The problem was that were now behind what would be an ideal (and hopefully in future regular) schedule, which would be something like an announcement in September, January/February as the deadline for submissions, end of March for readers’ reports, rewriting and resubmissions by May/June, final preparation of copy by September and appearance of the journal in the fall. Now that we were behind that schedule, however, things were complicated because of exam periods at unfortunate times, etc. After considerable discussion of the pros and cons of various deadlines, it was decided to have the call for papers go out in January with an end of June deadline, there would be a reminder in April, readers would have the reports back by the end of September, a shorter period would be given for revision (till mid-November), by early December the final copy would be ready, and the journal would be printed at the end of December or in January. DS said he would make sure that more detailed instructions on the format would be put on the website.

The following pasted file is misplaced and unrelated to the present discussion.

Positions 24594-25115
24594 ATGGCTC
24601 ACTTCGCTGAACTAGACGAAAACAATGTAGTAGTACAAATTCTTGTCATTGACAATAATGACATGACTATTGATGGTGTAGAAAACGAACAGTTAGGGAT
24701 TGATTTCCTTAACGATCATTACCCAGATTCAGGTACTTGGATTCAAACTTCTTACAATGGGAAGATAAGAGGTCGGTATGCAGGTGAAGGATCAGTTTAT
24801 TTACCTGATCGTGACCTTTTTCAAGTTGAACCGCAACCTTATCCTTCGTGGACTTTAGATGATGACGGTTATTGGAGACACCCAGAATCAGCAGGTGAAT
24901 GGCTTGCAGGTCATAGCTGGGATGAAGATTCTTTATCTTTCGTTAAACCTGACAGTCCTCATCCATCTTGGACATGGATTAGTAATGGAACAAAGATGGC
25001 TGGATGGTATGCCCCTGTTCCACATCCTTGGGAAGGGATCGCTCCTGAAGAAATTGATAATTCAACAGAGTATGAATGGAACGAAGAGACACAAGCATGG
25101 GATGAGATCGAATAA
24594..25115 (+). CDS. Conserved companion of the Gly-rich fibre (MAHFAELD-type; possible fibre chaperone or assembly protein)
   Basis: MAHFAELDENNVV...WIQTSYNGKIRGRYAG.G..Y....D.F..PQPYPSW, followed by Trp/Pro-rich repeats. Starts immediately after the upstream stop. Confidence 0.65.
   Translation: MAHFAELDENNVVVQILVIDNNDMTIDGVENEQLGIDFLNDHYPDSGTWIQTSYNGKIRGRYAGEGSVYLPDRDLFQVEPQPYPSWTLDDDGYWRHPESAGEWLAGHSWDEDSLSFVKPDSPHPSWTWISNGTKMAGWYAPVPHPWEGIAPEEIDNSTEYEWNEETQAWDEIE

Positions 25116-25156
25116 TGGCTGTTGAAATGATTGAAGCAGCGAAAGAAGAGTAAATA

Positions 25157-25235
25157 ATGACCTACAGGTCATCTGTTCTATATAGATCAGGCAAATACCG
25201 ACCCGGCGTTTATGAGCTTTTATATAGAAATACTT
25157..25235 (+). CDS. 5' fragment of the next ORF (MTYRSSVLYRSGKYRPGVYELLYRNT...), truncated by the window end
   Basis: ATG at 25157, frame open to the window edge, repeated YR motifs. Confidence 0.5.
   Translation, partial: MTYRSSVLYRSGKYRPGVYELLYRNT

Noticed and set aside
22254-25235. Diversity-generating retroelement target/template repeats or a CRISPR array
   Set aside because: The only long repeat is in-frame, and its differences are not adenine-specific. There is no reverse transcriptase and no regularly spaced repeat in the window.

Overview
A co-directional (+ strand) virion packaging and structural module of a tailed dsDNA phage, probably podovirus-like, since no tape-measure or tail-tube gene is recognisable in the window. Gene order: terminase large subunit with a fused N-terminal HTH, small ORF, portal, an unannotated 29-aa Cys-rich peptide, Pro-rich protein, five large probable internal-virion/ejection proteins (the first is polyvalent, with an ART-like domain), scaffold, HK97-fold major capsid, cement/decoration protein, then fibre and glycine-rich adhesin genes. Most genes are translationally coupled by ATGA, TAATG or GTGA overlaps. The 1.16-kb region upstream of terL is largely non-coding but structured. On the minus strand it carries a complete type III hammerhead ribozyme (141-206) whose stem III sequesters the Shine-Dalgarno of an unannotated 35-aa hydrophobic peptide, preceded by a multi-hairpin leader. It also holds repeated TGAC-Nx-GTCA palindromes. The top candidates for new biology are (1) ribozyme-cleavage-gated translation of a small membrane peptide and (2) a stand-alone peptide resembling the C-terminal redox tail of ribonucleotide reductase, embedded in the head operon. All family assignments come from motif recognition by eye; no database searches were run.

Concerning publicity for the journal, KK mentioned that it did not appear in the list of CS journals from around the world included in the Association for the Export of Canadian Books‘ Books on Canada catalogue. DS promised to write to Mme Dupuis at Export Livre about this.
6.3 Proceedings of the European graduate seminars
DS pointed out that the publication of the proceedings of the European seminars for graduate students in CS was not our business. However, for various reasons we do it at the Secretariat in Brno. We hope that the Proceedings of the Berlin seminar will be out soon. The publication was prepared by Elke Nowak; students used a template PV had prepared. In terms of standard scholarly format there is a problem: one exists in English (MLA), but not in French. So there is lots of editing work with the latter.